I was excited to talk to some members of law enforcement OUTSIDE Montana because I find cops surprisingly relatable, having worked so closely with plenty of beat cops during my days working at the homeless shelter. I even chatted recently with the former crime-prevention officer I served with on the Mayor’s Downtown Advisory Commission, and was happy to hear he’s going to be retiring soon.

It’s weird to think of that period as the good ‘ol days. Here’s a screenshot that takes me back to that time and the people I once respected. Only a few have stood the test of time.

I’m showing readers this proof of my time influencing the influencers for a specific reason, and that reason is to provide an answer to the question posed in the title of this post–who dares challenge their hero narrative. The answer? Me, of course.

Before driving back to Missoula County at 5 mph below the speed limit, I left my contact information at a specific place in Superior regarding a rabid dog, but I won’t say where, because the citizens in that County aren’t safe from reprisal.

The good news is that rabies case definitely appears to be fake. The bad news is the case of powerful institutions enabling dangerous individuals keeps expanding.

While writing this post I DID have two conversations with members of Idaho law enforcement, and I think my concerns about what I heard at the community debrief in St. Regis were well received. It certainly helps that I have a proven track-record of collaborating across jurisdictions here in Missoula when it comes to chronic homelessness and the challenges that particular subset of the “houseless” population provides.

This Missoulian story about the debrief includes Sheriff Funke’s comments about that supposed “disconnect” I gave two Idaho jurisdictions more perspective on. From the link (emphasis mine):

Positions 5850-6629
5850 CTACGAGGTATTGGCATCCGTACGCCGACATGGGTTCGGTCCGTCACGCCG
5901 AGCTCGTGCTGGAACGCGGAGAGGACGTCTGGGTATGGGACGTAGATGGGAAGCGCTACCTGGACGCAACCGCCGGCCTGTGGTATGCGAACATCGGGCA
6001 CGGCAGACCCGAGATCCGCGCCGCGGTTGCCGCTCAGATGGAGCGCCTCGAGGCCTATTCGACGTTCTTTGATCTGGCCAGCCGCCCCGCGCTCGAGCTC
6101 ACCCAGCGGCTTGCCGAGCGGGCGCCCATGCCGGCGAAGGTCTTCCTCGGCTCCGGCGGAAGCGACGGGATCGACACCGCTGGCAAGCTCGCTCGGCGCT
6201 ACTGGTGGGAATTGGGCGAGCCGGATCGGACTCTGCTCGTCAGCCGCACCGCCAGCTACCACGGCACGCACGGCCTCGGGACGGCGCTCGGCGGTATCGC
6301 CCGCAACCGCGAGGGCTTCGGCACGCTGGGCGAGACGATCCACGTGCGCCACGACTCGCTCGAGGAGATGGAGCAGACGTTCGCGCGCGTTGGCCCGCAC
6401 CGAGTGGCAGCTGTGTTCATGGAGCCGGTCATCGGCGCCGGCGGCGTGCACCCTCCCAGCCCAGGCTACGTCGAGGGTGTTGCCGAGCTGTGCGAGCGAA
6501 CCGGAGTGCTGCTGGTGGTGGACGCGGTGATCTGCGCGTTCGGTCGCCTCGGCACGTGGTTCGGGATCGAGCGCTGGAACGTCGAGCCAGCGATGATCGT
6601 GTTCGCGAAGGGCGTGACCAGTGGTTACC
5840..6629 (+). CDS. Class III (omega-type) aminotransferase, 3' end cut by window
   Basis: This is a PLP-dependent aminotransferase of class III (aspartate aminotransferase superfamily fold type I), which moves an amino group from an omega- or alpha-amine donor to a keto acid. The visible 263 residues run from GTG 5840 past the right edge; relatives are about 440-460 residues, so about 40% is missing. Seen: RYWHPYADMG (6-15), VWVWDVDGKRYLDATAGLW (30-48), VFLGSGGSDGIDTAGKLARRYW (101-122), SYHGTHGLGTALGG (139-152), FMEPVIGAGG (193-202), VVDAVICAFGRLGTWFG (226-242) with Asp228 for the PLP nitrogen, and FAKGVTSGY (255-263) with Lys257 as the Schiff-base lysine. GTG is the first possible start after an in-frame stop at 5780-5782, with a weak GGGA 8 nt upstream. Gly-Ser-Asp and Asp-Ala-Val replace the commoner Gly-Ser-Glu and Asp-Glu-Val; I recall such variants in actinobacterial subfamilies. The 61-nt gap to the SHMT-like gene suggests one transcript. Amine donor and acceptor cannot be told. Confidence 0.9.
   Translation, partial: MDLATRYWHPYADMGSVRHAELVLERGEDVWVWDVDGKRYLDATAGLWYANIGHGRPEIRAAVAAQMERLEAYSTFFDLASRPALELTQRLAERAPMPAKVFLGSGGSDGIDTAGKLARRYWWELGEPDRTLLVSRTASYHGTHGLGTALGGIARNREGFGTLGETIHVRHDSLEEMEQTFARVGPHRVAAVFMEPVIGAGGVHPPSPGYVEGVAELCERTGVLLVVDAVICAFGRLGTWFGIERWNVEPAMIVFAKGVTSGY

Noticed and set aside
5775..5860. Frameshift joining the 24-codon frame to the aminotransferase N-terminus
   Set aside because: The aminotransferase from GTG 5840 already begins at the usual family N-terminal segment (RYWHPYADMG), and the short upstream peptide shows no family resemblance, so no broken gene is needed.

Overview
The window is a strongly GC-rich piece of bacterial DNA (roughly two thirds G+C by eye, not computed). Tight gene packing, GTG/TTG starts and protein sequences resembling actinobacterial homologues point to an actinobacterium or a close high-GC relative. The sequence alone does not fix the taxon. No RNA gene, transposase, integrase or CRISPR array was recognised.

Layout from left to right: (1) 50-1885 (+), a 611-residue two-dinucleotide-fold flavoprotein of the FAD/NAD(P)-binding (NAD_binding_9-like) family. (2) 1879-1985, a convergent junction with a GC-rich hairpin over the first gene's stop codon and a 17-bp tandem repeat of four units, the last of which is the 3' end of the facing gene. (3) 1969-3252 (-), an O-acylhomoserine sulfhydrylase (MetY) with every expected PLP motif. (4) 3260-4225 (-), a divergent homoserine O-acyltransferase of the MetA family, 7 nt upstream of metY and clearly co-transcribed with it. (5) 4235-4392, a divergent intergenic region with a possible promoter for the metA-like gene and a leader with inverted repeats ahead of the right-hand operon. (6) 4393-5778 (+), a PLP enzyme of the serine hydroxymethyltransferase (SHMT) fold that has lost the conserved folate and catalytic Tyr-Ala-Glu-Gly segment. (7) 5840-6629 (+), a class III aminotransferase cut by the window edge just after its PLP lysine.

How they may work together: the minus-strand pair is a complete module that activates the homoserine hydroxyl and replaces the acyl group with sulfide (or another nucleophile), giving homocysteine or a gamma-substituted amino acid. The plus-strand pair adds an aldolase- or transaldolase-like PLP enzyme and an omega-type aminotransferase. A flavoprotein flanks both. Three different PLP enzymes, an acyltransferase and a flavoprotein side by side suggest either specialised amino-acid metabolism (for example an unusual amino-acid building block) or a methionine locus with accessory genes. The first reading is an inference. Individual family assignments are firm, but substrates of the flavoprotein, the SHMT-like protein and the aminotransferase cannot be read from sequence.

Witnesses described a terrifying, bloody, chaotic scene at the crowded St. Regis Travel Center this past Saturday as an armed robbery suspect stormed through a gift shop waving a gun.

Meanwhile, the Mineral County Sheriff has hinted that there was a “disconnect” between law enforcement agencies in Idaho and Montana that “can be improved.”

Whatever this supposed disconnect was, I’ll note that NOW is a great time for an honest assessment, since that COULD lead to an opportunity to better resource border-counties like Mineral County with some financial help from our state’s BILLION+ surplus.

Or not. The choice belongs to the badges and suits, who are overseen by the gavels and Commissioners, who themselves have an Attorney General and Governor to look to for leadership in a crisis touching multiple parts of the state, as evidenced by this acknowledgment from the AG over the weekend:

I hear you, AG Knudsen, but then again I hear lots of words from lots of people over the course of a day in Big Sky Country. What I would like EVEN MORE is to SEE some fucking action in the dark places where the known problems lurk.

If you appreciate the unique position I am in to challenge this quickly-established hero narrative before more details are known to the public, you can help my efforts by donating to my about page.

Thanks for reading!

About Travis Mateer

I'm an artist and citizen journalist living and writing in Montana. You can contact me here: willskink at yahoo dot com
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2 Responses to Who Dares Challenge Their Hero Narrative?

  1. Pingback: Introducing Zoom Chron Readers To Mineral County Commissioner, Roman Zylawy | Zoom Chron Blog

  2. Pingback: Mineral County Is At War With Itself, Assisted By A Law Firm Specializing In Money Shakedown Schemes For Badges Across Western Montana | Zoom Chron Blog